Sections, Divisions & Lines

These are the tags used to divide your page up into sections. Effective use of these tags will mean that the page has a good structure and layout, making it more user friendly and easier to read.

Division - <div> </div>
The div tag defines a section or division within a HTML file. It typically contains headings, paragraphs, tables or other elements that need to be grouped together. Commonly used with css by setting the <div class="?"> attribute to set the look and feel of a section of your web page.
Paragraph - <p> </p>
Used to define paragraphs of text, much like you would see in a book. A lot of text can appear within the <p> and </p> tags, and browsers will automatically wrap the text onto the next line once it reaches the edge of the screen. When another <p> tag is used to start the next paragraph, the browser will add some blank space between the paragraphs. It has the following attributes:
align="?" - Alignment of text in the paragraph: left, center or right (*)
width="?" - Paragraph will occupy a fixed width or percentage of the page, default 100%
Span - <span> </span>
Used to group inline elements together, such as a few words within a sentence, in order to apply a css style to those words only. The span tag can be used within div and p tags as it does not create a new horizontal block boundary.
Line Break - <br>
Equivalent to one carriage return, it is used to start text on a new line. Multiple <br> tags in a row will create a large vertical space on a web page.
Horizontal Line - <hr>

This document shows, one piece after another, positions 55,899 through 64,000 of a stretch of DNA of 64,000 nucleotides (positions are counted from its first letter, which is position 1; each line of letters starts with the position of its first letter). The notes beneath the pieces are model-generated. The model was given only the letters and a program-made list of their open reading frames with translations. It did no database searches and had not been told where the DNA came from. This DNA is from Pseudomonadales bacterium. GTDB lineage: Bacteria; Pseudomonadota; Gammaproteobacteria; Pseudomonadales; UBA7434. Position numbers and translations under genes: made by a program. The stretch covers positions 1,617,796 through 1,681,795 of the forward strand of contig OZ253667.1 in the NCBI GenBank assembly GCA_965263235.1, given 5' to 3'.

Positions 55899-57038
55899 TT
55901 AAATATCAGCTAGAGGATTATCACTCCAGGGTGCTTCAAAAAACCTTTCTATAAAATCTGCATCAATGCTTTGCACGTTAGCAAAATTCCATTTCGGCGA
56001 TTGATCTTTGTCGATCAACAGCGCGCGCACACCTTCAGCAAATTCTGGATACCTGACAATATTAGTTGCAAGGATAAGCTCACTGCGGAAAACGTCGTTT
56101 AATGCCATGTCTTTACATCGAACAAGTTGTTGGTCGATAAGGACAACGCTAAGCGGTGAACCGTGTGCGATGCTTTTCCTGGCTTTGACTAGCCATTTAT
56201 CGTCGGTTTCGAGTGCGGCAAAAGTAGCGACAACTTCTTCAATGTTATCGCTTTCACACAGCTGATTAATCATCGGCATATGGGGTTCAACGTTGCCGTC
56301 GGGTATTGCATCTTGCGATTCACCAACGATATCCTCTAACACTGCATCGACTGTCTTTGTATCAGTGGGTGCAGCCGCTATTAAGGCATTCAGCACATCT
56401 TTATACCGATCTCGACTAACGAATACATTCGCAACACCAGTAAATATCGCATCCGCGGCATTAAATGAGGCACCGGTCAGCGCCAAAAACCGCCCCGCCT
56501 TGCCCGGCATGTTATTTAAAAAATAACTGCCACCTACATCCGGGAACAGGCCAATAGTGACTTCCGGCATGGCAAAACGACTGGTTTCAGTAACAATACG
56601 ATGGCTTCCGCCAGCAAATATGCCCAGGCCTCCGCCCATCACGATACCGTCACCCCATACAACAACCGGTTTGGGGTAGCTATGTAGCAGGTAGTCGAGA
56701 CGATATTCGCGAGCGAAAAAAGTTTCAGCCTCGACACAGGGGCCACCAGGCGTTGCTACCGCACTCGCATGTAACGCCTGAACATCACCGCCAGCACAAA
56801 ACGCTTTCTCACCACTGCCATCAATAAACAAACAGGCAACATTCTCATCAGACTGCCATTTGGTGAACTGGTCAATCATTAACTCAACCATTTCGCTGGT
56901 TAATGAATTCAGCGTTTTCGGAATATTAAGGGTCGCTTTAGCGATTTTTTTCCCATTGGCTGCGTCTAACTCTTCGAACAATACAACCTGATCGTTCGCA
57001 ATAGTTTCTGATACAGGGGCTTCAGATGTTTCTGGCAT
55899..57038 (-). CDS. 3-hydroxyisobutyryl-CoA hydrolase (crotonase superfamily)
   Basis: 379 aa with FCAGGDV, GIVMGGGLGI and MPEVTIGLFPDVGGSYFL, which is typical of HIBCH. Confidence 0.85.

The horizontal rule, often referred to as the HTML line separator tag, creates a horizontal line commonly used to visually separate sections on a page. It has the following attributes:
width="??%" - The line will occupy a fixed width or percentage of the default 100% width.
color="#??????" - Colour of the line (*)
noshade - Prevent the 3D 'etched' look and create a flat, solid line separator.
No Breaks - <nobr> </nobr>
If for some reason you want text to continue in one straight line, and not to wrap at the edge of the screen screen, you can use the nobr. Note: this will force a user to scroll to the right to see the rest of the line, which is considered bad design.


Below is an example of some of the tags explained above

  <p align="right">The first paragraph of text, aligned to the right.</p>
  <p>This text is now in the second paragraph.
  <br>A new line, but still part of the second paragraph.</p>
  <p>A third paragraph, and then a horizontal line</p>
  <p>Some modified horizontal lines:</p>
  <hr width="50%" size="8" align="center">
  <hr noshade>

See live demo of this example or open in a new window. (Note: close window or tab to return to the guide)

(*) Important Note:

Tags marked with (*) should still work, but have been superseded by Cascading Style Sheets (CSS), which is now the recommended way to change the font, colour, spacing, border or alignment of HTML elements.